The Deathly Power of the Holy

The Deathly Power of the Holy

Mar 25, 2022 By Marcus Mordecai Schwartz | Commentary | Shemini | Shabbat Parah

Finding the right words after loss is hard, but Moses’s comments to Aaron in this week’s parashah are unusually difficult. At the moment that God fills Aaron’s hands with abundance, appointing him as high-priest and his descendants as an eternal priesthood, his two eldest die when they attempt to offer incense with a flame brought from outside the newly dedicated sanctuary—a strange, uncommanded offering. “And fire came forth from the LORD and consumed them . . .”

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The Seed of the Rabbinic Revolution

The Seed of the Rabbinic Revolution

Apr 9, 2021 By Jason Rogoff | Commentary | Shemini

How important is intention in Jewish law? Do I need to be mentally present when performing commandments, or is it enough to go through the motions and get it done? How often does the Torah care about what I’m thinking? For many of us the answers to these questions would seem obvious: Of course, God demands active engagement with the commandments! Why are mitzvot worth doing if I’m not going to be mindful in their performance? In reality, these answers are a product of the revolutionary interpretations of the Torah by the early rabbinic sages.

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How Do We Mourn?

How Do We Mourn?

Apr 17, 2020 By Eliezer B. Diamond | Commentary | Shemini

In these dark times, we are faced not for the first time with the question: how do we deal with unbearable pain? There are no easy answers. For some, the solution is to find a way not to feel it, and one way to do that is to drink oneself into oblivion.  

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The Promise of a New Heart and a New Spirit: <em>Lev Hadash Veruah Hadashah</EM>

The Promise of a New Heart and a New Spirit: Lev Hadash Veruah Hadashah

Mar 29, 2019 By Mychal Springer | Commentary | Shemini | Shabbat Parah

This Shabbat is Shabbat Parah, the Shabbat of the Red Heifer. The special Torah reading for this Shabbat, in Numbers 19, addresses the defilement of coming into contact with the dead. The Parah Adumah section makes clear that contact with the dead disrupts our ability to function, and that we must engage in a ritual in order to be restored into society and into proper relationship with God. And anyone who is involved with the ritual that purifies others will become impure in the process; there is no way to eradicate the impurity absolutely.

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Six Takes on a Leader’s Attributes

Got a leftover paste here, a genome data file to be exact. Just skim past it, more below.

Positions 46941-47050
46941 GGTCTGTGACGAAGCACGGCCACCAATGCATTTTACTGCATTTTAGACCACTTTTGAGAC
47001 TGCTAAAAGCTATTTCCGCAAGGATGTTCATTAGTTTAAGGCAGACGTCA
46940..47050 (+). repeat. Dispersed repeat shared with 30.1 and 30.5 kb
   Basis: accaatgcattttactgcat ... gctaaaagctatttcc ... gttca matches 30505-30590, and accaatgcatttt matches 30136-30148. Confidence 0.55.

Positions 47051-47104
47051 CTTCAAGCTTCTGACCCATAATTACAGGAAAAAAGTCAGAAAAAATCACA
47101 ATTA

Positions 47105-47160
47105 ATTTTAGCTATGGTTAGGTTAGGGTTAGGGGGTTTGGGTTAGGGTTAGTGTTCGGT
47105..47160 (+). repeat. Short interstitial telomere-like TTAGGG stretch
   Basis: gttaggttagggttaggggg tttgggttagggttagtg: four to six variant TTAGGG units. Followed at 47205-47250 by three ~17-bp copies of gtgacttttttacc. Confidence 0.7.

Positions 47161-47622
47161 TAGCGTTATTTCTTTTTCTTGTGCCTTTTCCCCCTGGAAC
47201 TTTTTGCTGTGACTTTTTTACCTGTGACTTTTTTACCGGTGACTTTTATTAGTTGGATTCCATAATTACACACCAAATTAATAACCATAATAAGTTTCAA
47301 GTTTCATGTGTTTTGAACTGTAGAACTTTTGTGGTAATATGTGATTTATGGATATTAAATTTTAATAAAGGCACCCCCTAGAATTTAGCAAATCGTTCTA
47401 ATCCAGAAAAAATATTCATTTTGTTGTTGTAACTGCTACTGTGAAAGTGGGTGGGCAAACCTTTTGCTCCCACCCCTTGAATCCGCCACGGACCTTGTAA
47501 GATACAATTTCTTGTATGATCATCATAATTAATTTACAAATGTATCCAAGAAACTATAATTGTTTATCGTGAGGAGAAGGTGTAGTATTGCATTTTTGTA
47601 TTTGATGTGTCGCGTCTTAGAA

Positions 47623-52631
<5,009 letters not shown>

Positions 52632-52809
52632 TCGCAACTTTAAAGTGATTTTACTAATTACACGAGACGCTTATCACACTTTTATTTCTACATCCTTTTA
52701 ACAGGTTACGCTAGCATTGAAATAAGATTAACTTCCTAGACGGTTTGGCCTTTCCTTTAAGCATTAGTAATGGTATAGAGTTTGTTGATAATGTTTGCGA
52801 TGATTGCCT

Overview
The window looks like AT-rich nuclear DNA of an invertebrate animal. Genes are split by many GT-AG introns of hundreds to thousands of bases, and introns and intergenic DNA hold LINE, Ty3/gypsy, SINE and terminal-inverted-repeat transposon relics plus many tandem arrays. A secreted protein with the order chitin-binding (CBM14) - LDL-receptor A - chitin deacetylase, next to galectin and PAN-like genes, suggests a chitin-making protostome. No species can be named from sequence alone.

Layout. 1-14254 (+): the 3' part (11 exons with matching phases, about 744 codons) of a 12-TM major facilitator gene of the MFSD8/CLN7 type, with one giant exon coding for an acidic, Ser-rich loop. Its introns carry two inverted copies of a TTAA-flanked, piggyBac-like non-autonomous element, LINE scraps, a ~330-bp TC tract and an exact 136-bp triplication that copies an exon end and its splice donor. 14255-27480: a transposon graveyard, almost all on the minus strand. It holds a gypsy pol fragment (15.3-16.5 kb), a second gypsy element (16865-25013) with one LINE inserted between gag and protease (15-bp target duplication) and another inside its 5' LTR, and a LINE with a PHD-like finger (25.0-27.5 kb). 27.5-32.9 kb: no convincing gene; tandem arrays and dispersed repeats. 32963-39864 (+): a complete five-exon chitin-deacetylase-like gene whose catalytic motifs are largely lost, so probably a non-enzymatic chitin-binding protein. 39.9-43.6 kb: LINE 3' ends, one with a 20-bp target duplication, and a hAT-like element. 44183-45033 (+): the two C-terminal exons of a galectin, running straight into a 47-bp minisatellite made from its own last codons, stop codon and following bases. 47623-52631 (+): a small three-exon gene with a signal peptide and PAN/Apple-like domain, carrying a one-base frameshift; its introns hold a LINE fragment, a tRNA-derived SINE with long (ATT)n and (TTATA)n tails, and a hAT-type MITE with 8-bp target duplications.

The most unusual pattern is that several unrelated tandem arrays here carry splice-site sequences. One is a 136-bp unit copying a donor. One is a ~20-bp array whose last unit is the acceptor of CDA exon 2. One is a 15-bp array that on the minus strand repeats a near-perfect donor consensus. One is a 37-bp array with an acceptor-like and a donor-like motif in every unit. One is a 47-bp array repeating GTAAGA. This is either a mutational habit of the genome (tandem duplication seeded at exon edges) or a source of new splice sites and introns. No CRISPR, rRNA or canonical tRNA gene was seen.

Six Takes on a Leader’s Attributes

Apr 13, 2018 By Walter Herzberg | Commentary | Shemini

In chapter eight of Leviticus, Moses is essentially serving as temporary kohen gadol, high priest, during the dedication of the Mishkan, the Tabernacle. On the eighth day, according to Rashi, Aaron and his sons are officially inaugurated into the priesthood. Moses transfers the position to his brother Aaron, who along with his descendants will officially serve as priests and high priest. 

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A Love That Transforms

A Love That Transforms

Apr 21, 2017 By Leonard A. Sharzer | Commentary | Shemini

This week’s parashah includes the tragic story of Nadav and Avihu, Aaron’s two eldest sons, who died, consumed by divine fire, after bringing an offering of alien fire within the sacred precincts of the Mishkan. Considering the dramatic nature of the narrative, and its compelling pathos, the story is told with remarkable terseness.

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Making Meat

Making Meat

Apr 21, 2017 By Daniel Nevins | Commentary | Shemini

Dr. Mark Post of the University of Maastricht stunned the world several summers ago by producing the most expensive burger in history. Working from stem cells taken from a live cow, his team cultured muscle tissue that they then turned into an edible product resembling ground beef. Amongst all the specifications for kosher animals in this week’s parashah, lab-grown meat is unsurprisingly absent. Jews therefore want to know—is it kosher? Could it even be pareve?

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Silence Speaks Volumes

Silence Speaks Volumes

Mar 26, 2011 By Abigail Treu | Commentary | Text Study | Shemini

We’ve all been on both sides of this story. Sometimes we find ourselves as the one in mourning or going through a particularly hard time, having to put up with the well-intentioned words of friends and acquaintances that inadvertently rub salt in our wounds; and at other times, we find ourselves trying to offer words of comfort, and speaking banalities that—even as they come out of our mouths—we realize are of no help.

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